Donald Trump became the first US president to be impeached twice, and his future depends on what happens in the Senate.
Donald Trump is the first US president to be officially impeached twice — so what happens next?
The U.S. House of Representatives voted to impeach “for high crime and contempt” on Wednesday (local time) after Mr. Trump was accused of stalking a mob who was forced to join Congress on January 6. ..
The impeachment motion was supported by 232 representatives and opposed by 197. Ten Republicans supported the Democratic Party and voted against its president.
This essentially “prosecuted” Mr. Trump for the crime, and the vote set up an “impeachment article.”
It’s up to the Senate to decide whether to “convict” Mr. Trump for a crime, which requires two-thirds of the votes.
If convicted, Mr. Trump is usually dismissed, but due to the tight time frame, the Senate does not have the opportunity to make a decision before Mr. Trump ends his term.
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The Senate will not meet again until January 19, the day before Democrat Joe Biden takes office on January 20.
Mr. Trump will serve his term as Republican Senator Mitch McConnell’s office on Wednesday confirmed that he would not reconvene the Senate by January 19.
“Given the rules, procedures and Senate precedents governing the impeachment trial, it is unlikely that a fair or serious trial will end before President Biden swears next week,” McConnell said after the House vote. Said in a statement. Impeach the president.
“The Senate has conducted three impeachment trials, which lasted 83, 37 and 21 days, respectively.”
But even after Mr. Trump’s resignation, a Senate conviction could lead to a decision banning him from running again in 2024.
The Senate has previously disqualified some civil servants for future public office and has no complaints.
It is unclear whether the Senate will convict Mr. Trump.
Republicans dominate the Senate, but Democrats will dominate after taking office.
Nonetheless, the impeachment trial requires two-thirds of the support, so support from 17 Republicans is still needed to convict Mr. Trump.
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During the impeachment trial, the Senate sits as the “Impeachment High Court,” where Senators review the evidence, listen to witnesses, and acquit or convict Mr. Trump.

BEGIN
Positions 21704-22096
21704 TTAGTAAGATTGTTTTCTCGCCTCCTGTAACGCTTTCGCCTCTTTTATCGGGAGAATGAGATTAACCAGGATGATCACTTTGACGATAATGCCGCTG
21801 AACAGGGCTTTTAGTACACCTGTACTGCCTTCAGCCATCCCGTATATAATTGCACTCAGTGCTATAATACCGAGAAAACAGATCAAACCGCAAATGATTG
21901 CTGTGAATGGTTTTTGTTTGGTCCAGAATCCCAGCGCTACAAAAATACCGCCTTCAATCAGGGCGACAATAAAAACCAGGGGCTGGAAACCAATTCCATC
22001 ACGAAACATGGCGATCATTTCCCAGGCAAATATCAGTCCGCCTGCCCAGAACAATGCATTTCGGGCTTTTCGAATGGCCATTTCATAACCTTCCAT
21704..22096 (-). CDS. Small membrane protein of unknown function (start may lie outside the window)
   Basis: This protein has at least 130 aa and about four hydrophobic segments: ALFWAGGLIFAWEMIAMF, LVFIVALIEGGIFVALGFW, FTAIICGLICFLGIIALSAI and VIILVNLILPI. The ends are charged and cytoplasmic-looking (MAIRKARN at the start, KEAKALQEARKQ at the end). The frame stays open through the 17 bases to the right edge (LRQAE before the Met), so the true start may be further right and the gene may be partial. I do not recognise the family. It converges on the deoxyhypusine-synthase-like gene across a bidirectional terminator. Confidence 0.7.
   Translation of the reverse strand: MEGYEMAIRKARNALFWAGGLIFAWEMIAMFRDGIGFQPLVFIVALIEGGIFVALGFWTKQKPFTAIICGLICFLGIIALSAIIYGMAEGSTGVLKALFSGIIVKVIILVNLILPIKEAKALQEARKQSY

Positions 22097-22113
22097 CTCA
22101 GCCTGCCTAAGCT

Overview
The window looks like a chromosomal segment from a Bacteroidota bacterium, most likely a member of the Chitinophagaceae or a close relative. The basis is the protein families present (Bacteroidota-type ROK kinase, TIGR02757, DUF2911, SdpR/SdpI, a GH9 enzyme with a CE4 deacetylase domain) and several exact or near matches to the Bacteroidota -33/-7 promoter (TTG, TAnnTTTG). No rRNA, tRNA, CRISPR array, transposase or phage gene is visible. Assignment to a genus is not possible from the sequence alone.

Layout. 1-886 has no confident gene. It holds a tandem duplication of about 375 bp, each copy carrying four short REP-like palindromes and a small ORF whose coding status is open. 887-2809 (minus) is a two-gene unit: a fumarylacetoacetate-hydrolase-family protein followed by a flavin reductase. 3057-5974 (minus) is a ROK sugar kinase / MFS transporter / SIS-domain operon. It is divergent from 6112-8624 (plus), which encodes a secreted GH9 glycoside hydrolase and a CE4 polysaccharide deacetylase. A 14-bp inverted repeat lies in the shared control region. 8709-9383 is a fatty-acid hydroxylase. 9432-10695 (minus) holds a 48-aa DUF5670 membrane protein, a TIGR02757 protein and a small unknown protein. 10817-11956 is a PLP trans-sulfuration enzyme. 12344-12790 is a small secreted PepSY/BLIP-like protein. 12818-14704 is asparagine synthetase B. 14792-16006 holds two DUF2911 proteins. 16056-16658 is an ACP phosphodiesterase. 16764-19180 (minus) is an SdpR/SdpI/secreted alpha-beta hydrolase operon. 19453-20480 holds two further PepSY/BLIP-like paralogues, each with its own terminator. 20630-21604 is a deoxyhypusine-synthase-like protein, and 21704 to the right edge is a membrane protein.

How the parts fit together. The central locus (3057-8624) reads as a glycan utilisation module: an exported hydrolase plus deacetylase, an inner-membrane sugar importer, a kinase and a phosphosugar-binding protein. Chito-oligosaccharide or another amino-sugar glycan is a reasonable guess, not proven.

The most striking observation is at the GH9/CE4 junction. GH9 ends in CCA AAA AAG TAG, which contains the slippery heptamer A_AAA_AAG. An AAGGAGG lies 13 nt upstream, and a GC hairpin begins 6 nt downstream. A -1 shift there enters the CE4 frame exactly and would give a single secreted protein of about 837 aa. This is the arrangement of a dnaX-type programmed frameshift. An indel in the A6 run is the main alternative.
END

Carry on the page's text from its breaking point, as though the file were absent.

The Chief Justice of the United States oversees the case, and a committee of the House of Representatives called the “manager” acts as a prosecutor.
Since 1789, about half of the Senate impeachment trials have resulted in convictions and dismissals.
During the vote to impeach Mr. Trump, Speaker of the House Nancy Pelosi told the Chamber of Commerce that Mr. Trump “must go.”
“He is a clear and present danger to a country we all love,” she said.
Earlier, Democratic politician Ilhan Omar named Mr. Trump a “tyrant” and said that “accountability is needed to survive as a functioning democracy.”
But newly elected Republican lawmaker Nancy Mace said politicians “need to be accountable to the president,” but the impeachment speed “questions big questions about constitutionality.”
The proceedings against Mr. Trump were triggered by his speech to the crowd at the National Mall last week.
The president told the gathered people that Mr Biden had stolen the presidential election and that they needed to march into parliament to show “strength.”
Backed by weeks of conspiracy theories pushed by Mr. Trump, the mob rushes to the Capitol, fatally injuring a police officer, destroying furniture, hiding a horrifying politician, and lawing Biden’s victory The ceremony to mark the mark was interrupted.
One protester was shot dead, the other three died in “first aid” and the number of victims was five.
– Use AFP
Donald Trump impeachment: What happens now in the Senate Source link Donald Trump impeachment: What happens now in the Senate